Taliban attack on Afghan hotel leaves 18 dead, most of them foreigners

A Taliban assault on the Intercontinental Hotel in Afghanistan's capital killed at least 18 people, including 14 foreigners, and pinned security forces down for more than 13 hours before the last attacker was killed on Sunday.

Gunmen trap security forces; more than 150 people, including 41 foreigners, rescued

A man tries to escape from a balcony at Kabul's Intercontinental Hotel during an attack by gunmen. (Omar Sobhani/Reuters)

A Taliban assault on the Intercontinental Hotel in Afghanistan's capital killed at least 18 people and pinned security forces down for more than 13 hours before the last attacker was killed on Sunday.

Fourteen foreigners and four Afghan civilians were among those killed in the siege, Afghanistan's interior ministry said.

Ministry spokesperson Najib Danish said that 11 of the foreigners killed were employees of KamAir, a private Afghan airline. He added that 10 others were wounded, including six security officers and four civilians.

More than 150 people, including 41 foreigners, were rescued from the hotel, Danish said.

On Sunday, Global Affairs Canada told CBC News in an email "we have no reports of any Canadian citizens being involved or affected." It said it's in contact with local authorities and ready to provide consular assistance to Canadians if needed. 

A wounded security guard receives help after being rescued from Kabul's Intercontinental Hotel on Sunday. (Omar Sobhani/Reuters)

The Taliban claimed responsibility for the the attack, which began around 9 p.m. local time Saturday at the heavily guarded luxury hotel, saying five gunmen armed with suicide vests targeted foreigners and Afghan officials.

Danish said the last attacker was killed Sunday afternoon.

Taliban spokesperson Zabihullah Mujahid said the insurgents initially planned to attack the hotel Thursday night but postponed the assault because there was a wedding underway and they wanted to avoid civilian casualties.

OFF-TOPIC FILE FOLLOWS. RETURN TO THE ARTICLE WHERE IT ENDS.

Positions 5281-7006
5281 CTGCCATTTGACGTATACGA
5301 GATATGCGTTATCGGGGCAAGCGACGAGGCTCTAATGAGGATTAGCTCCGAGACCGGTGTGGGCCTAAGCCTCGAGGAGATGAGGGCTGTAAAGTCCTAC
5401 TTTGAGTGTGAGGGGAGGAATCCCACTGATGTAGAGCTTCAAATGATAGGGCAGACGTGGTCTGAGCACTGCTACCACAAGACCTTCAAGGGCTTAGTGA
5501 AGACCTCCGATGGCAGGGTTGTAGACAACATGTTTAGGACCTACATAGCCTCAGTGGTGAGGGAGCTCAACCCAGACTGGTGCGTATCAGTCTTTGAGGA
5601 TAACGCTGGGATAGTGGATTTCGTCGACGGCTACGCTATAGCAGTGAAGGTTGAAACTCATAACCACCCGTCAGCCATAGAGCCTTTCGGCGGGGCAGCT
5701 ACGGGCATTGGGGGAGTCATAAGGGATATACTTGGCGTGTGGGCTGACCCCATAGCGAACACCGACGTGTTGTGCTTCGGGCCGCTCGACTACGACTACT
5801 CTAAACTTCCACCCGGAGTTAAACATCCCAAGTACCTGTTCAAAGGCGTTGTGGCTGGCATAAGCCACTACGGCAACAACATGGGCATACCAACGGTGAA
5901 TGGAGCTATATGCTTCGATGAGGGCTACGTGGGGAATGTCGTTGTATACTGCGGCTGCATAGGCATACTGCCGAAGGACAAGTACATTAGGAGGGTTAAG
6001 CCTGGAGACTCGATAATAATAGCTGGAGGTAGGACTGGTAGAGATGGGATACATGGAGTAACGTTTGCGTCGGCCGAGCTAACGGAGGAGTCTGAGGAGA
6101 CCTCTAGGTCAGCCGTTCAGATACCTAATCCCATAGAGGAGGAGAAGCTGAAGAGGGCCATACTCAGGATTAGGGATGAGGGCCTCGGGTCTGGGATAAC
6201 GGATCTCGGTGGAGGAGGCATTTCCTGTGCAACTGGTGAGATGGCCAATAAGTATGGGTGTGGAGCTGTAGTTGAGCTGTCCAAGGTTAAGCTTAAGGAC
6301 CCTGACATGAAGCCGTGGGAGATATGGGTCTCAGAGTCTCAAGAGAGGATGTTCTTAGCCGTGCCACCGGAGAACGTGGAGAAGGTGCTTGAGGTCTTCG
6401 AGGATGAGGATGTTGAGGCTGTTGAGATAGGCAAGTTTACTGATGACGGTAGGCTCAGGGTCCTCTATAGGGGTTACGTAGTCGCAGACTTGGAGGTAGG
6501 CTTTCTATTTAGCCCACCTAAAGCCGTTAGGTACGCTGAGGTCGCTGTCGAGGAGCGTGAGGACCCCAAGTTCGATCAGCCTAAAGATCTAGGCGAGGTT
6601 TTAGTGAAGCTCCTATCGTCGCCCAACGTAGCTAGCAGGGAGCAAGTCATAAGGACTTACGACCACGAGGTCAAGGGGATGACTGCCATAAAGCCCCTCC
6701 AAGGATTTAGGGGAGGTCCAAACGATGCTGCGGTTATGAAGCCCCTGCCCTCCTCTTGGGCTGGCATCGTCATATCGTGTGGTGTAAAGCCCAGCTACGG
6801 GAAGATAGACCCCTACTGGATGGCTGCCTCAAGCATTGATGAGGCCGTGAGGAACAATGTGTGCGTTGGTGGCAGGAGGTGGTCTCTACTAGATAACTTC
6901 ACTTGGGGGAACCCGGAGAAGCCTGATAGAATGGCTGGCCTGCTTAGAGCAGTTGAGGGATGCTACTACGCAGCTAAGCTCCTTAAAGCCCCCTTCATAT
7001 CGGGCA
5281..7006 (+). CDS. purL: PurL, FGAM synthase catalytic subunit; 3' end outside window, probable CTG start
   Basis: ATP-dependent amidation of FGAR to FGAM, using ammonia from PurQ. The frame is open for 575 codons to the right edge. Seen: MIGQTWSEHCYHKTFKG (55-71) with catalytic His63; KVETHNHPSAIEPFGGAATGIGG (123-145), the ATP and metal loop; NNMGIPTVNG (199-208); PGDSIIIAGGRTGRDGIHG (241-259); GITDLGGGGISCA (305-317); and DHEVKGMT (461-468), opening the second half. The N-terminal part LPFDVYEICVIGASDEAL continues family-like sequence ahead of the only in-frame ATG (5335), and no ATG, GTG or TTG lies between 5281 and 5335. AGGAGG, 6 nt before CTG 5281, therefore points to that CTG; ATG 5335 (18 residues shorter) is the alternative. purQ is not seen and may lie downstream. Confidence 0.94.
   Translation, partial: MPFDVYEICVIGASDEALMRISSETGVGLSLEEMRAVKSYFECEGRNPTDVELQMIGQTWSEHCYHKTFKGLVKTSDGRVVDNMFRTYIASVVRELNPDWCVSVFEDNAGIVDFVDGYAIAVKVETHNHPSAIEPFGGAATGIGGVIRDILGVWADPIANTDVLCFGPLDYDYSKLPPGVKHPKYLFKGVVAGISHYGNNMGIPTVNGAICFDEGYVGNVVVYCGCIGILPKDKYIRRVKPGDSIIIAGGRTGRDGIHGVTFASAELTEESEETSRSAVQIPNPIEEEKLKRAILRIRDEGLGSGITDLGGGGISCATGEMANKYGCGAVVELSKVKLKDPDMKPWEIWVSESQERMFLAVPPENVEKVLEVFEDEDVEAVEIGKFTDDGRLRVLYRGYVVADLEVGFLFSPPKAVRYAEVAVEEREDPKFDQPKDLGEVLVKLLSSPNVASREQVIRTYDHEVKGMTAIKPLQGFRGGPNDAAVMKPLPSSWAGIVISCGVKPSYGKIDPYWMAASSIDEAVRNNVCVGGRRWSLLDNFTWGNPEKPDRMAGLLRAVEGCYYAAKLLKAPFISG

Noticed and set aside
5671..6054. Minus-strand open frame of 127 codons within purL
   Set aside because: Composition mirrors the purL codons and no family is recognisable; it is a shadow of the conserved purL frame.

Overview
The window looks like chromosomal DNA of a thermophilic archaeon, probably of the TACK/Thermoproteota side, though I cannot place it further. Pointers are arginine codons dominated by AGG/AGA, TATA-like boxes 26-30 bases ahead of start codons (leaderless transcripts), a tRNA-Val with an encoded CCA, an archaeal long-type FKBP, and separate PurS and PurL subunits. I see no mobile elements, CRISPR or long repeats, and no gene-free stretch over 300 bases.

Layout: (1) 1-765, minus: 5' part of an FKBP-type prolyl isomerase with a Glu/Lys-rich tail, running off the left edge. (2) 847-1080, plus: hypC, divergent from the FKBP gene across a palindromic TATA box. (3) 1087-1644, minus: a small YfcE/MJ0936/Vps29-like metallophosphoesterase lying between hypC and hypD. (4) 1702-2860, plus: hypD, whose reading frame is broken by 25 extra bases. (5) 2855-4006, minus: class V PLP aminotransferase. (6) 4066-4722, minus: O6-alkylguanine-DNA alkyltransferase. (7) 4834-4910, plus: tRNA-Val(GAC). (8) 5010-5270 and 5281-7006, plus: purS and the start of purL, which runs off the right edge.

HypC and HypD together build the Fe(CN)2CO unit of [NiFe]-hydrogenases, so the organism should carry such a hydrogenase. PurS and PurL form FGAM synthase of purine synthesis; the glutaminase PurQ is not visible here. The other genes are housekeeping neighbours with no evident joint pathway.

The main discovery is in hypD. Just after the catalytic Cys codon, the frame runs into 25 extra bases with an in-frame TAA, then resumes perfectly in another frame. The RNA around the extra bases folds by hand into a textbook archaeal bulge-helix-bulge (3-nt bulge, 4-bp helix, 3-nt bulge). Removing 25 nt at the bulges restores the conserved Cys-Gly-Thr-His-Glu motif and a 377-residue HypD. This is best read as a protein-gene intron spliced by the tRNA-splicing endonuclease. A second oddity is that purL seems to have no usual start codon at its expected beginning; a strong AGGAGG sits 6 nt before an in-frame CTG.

The attack unfolded almost six years after Taliban insurgents launched a similar assault on the property, which is not part of the InterContinental chain of worldwide hotels.

The interior ministry said a private firm assumed responsibility for securing the hotel around three weeks ago. The ministry says it is investigating how the attackers managed to enter the building.

Afghan security officials confirmed that 34 provincial officials were gathered at the hotel to participate in a conference organized by the telecommunication ministry.

Six of those killed were Ukrainians, said Ukrainian Foreign Minister Pavlo Klimkin, who added that his office was working with Afghan law enforcement agencies "to clarify the circumstances of this terrorist act."

A citizen from Kazakhstan also was among the dead at the hotel, according to Anuar Zhainakov, a spokesperson for the Kazakh Foreign Ministry.

Afghan officials said the dead included a telecommunications official from Farah province in western Afghanistan; Waheed Poyan, the newly appointed consul general to Karachi, Pakistan; and Ahmad Farzan, an employee of the High Peace Council, which facilitates peace talks between the Afghan government and the Taliban and other opposition groups.

Explosions, fire on upper floors

A fire broke out at the hotel as the fighting raged, and the sound of explosions could be heard throughout the standoff. Live TV footage showed people trying to escape through windows on the upper stories.

Capt. Tom Gresback, spokesperson for NATO-led forces, said in a statement that Afghan forces were leading the response efforts. He said that according to initial reports, no foreign troops were hurt in the attack.

Neighbouring Pakistan condemned the "brutal terrorist attack" and called for greater co-operation against militants. Afghanistan and Pakistan routinely accuse each other of failing to combat extremists along their long and porous border.

Afghan forces have struggled to combat the Taliban since the U.S. and NATO formally concluded their combat mission at the end of 2014. They have also had to contend with a growing Islamic State affiliate that has carried out a number of massive attacks in recent years.

In the northern Balkh province, insurgents burst into a home where several members of a local pro-government militia were gathered late Saturday, leading them outside and killing 18 of them, said Gen. Abdul Razeq Qaderi, the deputy provincial police chief. Among those killed was a tribal leader who served as the local police commander, he said.

In the western Farah province, a roadside bomb killed a deputy provincial police chief and wounded four other police early Sunday, according to Gen. Mahruf Folad, the provincial police chief.

The Taliban claimed both attacks.

In the western Herat province, a roadside bomb struck a vehicle carrying 13 civilians, killing all but one of them, said Abdul Ahad Walizada, a spokesperson for the provincial police chief. No one immediately claimed the attack, but Walizada blamed Taliban insurgents, who often plant roadside bombs to target Afghan security forces.​